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Telemedicine’s Critical Role in the COVID-19 Crisis

Jasmine Lee
Jasmine Lee  |  March 25, 2020

Imagine you were feeling ill and could chat with your primary care doctor about your symptoms—without having to get up from your couch, without compromising the ongoing social distancing and self-quarantine mandates. This isn’t a newfangled piece of technology that may exist in the future, years from now. This currently exists—has existed in various forms for decades—and it’s called “telemedicine.” 

On March 4, the United States Senate voted for an $8.3 billion emergency spending package that would fund the U.S. response and efforts to coronavirus. The Verge reported that the bill gives the Department of Health and Human Services (HHS) “the power to suspend rules that restrict their access to remote care, or telehealth.” Outside of the U.S., HIMSS reports that telehealth ranks as one of the top eHealth trends in Europe, according to the European Annual eHealth Survey 2019. MarketWatch reported in May 2019 that the Asia Pacific telemedicine market would grow at an annual rate of 24% from 2019 to 2025.  

Telemedicine and telehealth have expanded in use across the health care spectrum, not just in hospitals and medical practices, but also by EMTs, fire and rescue crews, and the military—even before the current global pandemic. However, with rising safety and health concerns because of the rapid spread of coronavirus, more health systems are relying on telemedicine to lessen the strain on their human and physical resources, continue to provide service to all patients, and minimize unnecessary exposure to others.

What is telemedicine? How can it help during health crises?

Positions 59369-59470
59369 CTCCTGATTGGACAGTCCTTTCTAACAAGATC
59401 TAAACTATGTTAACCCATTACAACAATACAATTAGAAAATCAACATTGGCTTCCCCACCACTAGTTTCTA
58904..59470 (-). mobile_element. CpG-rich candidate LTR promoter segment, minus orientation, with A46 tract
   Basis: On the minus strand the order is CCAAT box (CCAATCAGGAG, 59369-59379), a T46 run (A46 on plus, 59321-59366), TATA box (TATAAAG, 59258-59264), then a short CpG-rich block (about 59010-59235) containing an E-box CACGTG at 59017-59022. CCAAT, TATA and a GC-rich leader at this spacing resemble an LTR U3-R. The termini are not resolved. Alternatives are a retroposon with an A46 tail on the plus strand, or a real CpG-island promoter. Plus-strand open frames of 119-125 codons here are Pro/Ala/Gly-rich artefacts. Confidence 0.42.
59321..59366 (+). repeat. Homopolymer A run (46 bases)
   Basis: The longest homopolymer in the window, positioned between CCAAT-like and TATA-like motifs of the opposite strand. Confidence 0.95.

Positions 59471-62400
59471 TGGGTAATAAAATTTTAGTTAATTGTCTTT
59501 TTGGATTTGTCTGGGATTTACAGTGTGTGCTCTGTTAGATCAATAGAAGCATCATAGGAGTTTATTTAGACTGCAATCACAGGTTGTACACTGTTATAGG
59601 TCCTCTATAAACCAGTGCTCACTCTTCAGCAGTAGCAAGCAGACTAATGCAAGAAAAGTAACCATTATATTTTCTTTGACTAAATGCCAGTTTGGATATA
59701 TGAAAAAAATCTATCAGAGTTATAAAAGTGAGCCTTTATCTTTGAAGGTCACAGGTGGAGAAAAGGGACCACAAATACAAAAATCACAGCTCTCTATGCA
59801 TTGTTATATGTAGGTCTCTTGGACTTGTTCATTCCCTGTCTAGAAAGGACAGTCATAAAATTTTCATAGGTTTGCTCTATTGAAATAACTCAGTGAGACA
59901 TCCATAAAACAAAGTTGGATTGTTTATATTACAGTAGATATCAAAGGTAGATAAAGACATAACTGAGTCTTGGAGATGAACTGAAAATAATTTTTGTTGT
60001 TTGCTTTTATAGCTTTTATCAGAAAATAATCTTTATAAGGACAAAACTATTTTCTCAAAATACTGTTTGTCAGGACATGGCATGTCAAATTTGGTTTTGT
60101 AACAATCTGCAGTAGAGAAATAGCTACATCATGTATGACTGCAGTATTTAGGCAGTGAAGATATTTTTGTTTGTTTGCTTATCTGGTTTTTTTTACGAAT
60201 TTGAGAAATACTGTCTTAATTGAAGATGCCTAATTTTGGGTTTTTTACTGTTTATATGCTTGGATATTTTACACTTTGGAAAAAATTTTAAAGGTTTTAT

Within the health care sector, many innovation efforts have been focused on improving the patient’s experience and satisfaction with their care. Patient portals, personal health devices, mobile applications, HIPAA-compliant text messaging notifications, and virtual doctor visits are among the resulting innovative technologies. The onset of COVID-19, or the novel coronavirus, has reinvigorated the public’s desire for telemedicine. The tech has emerged as an effective triage measure, protecting those more vulnerable to viruses from coming into contact with people who may not (yet) be presenting symptoms as well as expediting more severe cases to overworked hospitals. 

As a refresher, telemedicine is the delivery of clinical services through virtual, digital, and telecommunications-based tools. Telemedicine provides clinicians, physicians, and health care professionals with tools to provide care delivery despite physical limitations like remote location, lack of staff, or chronic care maintenance. And because telemedicine by definition is conducted through virtual (video) calls, mobile applications, and personal medical devices, it can help prevent the spread of any virus.

Benefits of utilizing telemedicine 

  • Reach patients in remote locations who, without telemedicine, would have limited access to care
  • Reach patients that do not want to risk their health
  • Remotely monitor the health of sick patients
  • Ease fears about contracting viruses or illnesses
  • Enable and promote early diagnosis of viruses or illnesses
  • Allow clinicians and doctors to see more patients and consolidate resources to treat sick patients
  • Slow the spread of infection and virus

Telemedicine isn’t an unfamiliar concept. In one form or another, telehealth has existed since the 1950s; just last year Mercom Capital Group identified telemedicine as one of the top-funded digital health categories, “with a 55% percent increase in funding year over year.”